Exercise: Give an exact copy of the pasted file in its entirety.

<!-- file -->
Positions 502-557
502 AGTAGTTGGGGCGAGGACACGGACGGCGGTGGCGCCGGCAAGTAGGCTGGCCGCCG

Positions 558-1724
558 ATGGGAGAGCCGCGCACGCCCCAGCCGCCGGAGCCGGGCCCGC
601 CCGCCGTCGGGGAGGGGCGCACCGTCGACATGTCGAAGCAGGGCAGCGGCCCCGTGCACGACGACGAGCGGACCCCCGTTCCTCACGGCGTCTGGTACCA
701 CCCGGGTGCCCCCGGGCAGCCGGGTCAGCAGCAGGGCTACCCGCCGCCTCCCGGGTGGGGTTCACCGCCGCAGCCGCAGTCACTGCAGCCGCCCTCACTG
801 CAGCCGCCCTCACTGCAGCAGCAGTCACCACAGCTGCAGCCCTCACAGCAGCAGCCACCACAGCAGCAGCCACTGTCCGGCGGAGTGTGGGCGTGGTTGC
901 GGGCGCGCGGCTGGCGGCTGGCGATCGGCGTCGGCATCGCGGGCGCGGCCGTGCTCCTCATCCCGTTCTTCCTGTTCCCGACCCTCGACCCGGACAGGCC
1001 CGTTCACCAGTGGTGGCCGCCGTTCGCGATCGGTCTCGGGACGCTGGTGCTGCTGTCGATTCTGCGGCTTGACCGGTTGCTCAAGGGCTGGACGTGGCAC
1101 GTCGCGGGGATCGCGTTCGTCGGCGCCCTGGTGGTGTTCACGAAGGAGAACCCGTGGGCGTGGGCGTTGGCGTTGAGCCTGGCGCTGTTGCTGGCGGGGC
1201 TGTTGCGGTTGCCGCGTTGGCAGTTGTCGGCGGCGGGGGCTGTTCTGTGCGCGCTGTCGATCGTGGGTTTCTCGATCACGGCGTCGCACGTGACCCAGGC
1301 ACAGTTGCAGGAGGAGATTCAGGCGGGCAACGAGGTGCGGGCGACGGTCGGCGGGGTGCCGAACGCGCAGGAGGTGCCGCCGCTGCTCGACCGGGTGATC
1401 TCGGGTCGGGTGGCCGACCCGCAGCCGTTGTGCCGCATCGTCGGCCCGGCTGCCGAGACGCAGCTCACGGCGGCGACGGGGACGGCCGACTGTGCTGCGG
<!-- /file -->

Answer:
Positions 502-557
502 AGTAGTTGGGGCGAGGACACGGACGGCGGTGGCGCCGGCAAGTAGGCTGGCCGCCG

Positions 558-1724
558 ATGGGAGAGCCGCGCACGCCCCAGCCGCCGGAGCCGGGCCCGC
601 CCGCCGTCGGGGAGGGGCGCACCGTCGACATGTCGAAGCAGGGCAGCGGCCCCGTGCACGACGACGAGCGGACCCCCGTTCCTCACGGCGTCTGGTACCA
701 CCCGGGTGCCCCCGGGCAGCCGGGTCAGCAGCAGGGCTACCCGCCGCCTCCCGGGTGGGGTTCACCGCCGCAGCCGCAGTCACTGCAGCCGCCCTCACTG
801 CAGCCGCCCTCACTGCAGCAGCAGTCACCACAGCTGCAGCCCTCACAGCAGCAGCCACCACAGCAGCAGCCACTGTCCGGCGGAGTGTGGGCGTGGTTGC
901 GGGCGCGCGGCTGGCGGCTGGCGATCGGCGTCGGCATCGCGGGCGCGGCCGTGCTCCTCATCCCGTTCTTCCTGTTCCCGACCCTCGACCCGGACAGGCC
1001 CGTTCACCAGTGGTGGCCGCCGTTCGCGATCGGTCTCGGGACGCTGGTGCTGCTGTCGATTCTGCGGCTTGACCGGTTGCTCAAGGGCTGGACGTGGCAC
1101 GTCGCGGGGATCGCGTTCGTCGGCGCCCTGGTGGTGTTCACGAAGGAGAACCCGTGGGCGTGGGCGTTGGCGTTGAGCCTGGCGCTGTTGCTGGCGGGGC
1201 TGTTGCGGTTGCCGCGTTGGCAGTTGTCGGCGGCGGGGGCTGTTCTGTGCGCGCTGTCGATCGTGGGTTTCTCGATCACGGCGTCGCACGTGACCCAGGC
1301 ACAGTTGCAGGAGGAGATTCAGGCGGGCAACGAGGTGCGGGCGACGGTCGGCGGGGTGCCGAACGCGCAGGAGGTGCCGCCGCTGCTCGACCGGGTGATC
1401 TCGGGTCGGGTGGCCGACCCGCAGCCGTTGTGCCGCATCGTCGGCCCGGCTGCCGAGACGCAGCTCACGGCGGCGACGGGGACGGCCGACTGTGCTGCGG